HOLLYWOOD, Fla.—The quest for Devin Haney to outperform his predecessors does not come with a time limit.
The 21-year young lightweight titlist doesn’t feel any pressure to get rid of Yuriorkis Gamboa any sooner than the pace of their bout will dictate. Las Vegas’ Haney (24-0, 15KOs) is well aware of the expectation to outdo what unbeaten boxing stars Terence Crawford and Gervonta Davis before him were able to accomplish against the Cuban export. It’s a goal expected to be met, though on his terms.
“I want to show that Gamboa won’t have any success with me whatsoever,” Haney told BoxingScene.com ahead of his second title defense. “He went in there and landed big shots with Crawford, he landed big shots with Tank.
“Against Devin Haney, I don’t want [Gamboa] to be able to have any type of success.”
Their bout headlines a seven-fight card this Saturday, live on DAZN from Seminole Hard Rock Hotel & Casino in Hollywood, Florida.
Haney has been virtually untouchable on his rise toward the top of the lightweight queue, although lacking has been the signature win to confirm any claims of being among the best. With that came the selection of Gamboa (30-3, 18KOs), a 2004 Olympic Gold medalist and former featherweight titlist who enters as a considerable underdog but—even at 38—remains a threat to perhaps the best of the rest at lightweight.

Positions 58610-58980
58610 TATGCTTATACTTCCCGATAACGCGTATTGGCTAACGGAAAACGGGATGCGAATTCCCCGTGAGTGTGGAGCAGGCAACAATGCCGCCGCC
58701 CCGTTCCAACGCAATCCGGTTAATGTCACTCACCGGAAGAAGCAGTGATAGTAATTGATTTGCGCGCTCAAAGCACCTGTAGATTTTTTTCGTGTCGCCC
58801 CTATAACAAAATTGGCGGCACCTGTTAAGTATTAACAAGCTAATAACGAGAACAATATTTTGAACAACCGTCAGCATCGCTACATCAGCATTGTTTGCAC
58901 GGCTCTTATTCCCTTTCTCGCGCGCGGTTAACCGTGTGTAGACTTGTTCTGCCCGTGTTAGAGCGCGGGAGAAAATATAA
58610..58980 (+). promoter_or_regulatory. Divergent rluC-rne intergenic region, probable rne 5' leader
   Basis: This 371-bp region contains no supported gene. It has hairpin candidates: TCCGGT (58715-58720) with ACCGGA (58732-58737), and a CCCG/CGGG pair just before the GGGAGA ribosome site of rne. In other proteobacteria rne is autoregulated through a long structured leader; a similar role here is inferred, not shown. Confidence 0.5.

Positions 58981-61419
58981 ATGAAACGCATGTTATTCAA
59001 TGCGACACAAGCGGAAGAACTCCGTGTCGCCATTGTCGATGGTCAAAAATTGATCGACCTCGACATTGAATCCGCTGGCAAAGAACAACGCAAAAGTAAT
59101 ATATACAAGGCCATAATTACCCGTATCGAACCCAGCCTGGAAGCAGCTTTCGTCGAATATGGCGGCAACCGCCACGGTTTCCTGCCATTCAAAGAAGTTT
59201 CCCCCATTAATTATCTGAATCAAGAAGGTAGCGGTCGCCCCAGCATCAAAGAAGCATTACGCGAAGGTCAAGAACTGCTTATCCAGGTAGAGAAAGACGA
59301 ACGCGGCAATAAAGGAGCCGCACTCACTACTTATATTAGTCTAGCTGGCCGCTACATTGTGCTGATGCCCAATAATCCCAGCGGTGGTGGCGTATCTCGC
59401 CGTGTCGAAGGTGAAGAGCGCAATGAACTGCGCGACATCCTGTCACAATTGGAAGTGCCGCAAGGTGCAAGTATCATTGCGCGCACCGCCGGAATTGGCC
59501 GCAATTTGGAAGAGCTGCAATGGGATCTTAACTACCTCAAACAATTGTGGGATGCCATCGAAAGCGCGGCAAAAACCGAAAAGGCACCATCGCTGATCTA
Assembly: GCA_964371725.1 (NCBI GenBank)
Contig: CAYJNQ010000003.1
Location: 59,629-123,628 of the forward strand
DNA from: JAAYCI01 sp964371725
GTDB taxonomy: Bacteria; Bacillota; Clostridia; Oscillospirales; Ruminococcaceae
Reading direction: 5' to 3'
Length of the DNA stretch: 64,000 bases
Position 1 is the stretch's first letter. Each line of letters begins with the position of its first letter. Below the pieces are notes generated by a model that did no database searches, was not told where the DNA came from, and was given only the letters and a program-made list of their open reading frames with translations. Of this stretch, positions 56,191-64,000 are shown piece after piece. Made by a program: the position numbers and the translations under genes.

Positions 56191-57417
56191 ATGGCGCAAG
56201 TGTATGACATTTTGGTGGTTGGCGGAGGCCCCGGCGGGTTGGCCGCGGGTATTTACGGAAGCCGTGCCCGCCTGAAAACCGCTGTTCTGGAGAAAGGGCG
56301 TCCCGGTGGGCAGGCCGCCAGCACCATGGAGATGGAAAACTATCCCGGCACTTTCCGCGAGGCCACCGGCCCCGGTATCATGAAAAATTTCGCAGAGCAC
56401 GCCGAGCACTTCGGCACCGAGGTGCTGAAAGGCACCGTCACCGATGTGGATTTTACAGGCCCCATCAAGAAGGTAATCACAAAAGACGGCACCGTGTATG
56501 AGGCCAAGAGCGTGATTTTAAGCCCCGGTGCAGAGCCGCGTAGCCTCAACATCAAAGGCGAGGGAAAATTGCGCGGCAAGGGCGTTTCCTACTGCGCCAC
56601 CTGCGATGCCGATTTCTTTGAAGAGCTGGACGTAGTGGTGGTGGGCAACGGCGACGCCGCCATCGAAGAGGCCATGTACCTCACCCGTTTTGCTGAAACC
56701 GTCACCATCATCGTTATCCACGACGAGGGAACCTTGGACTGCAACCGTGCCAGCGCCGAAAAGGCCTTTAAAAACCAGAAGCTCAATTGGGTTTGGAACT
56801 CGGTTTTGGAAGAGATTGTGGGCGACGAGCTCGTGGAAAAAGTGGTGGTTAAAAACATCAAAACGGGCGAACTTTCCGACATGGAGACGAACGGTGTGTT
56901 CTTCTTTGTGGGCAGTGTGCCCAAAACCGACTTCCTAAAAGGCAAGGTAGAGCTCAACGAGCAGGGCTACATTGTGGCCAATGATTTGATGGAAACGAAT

Gamboa has spent most of the past seven years rotating between 130- and 135-pounds, his bigger moments coming at the higher weight even if in defeat. He had his say in an entertaining title challenge versus Crawford before succumbing in the 9th round of their June 2014 lightweight title fight.
More than five years later—and in his most recent performance—Gamboa fought through an Achilles tear to extend Baltimore’s Davis (24-0, 23KOs) to the 12th round last December. The occasion marked the first time the unbeaten southpaw knockout artist had been forced to go more than nine rounds, though closing the show in style as Gamboa was stopped with just 103 seconds to go in their secondary lightweight title fight.
To date, Haney has only lost a small handful of rounds through five years and 24 fights as a pro. He has won a variety of ways, which speaks to his overall skill set though now with the opportunity to prove it in a comparative type fight. With that comes any particular way he can win on Saturday evening, with the emphasis placed on doing so in spectacular fashion regardless of when that moment comes.
“Of course, a stoppage or knockout is the best way to win in boxing,” admits Haney, who is coming off of a 12-round win over unbeaten Alfredo Santiago last November. “It would be amazing if I knock Gamboa out, especially if it happens early.
“But I know Gamboa is a crafty opponent. He’s not going to go out easy. He’s going to fight to the finish. But of course I want to make a statement, whether it’s an early stoppage, a late stoppage or a 12-round beatdown.”
Jake Donovan is a senior writer for BoxingScene.com. Twitter: @JakeNDaBox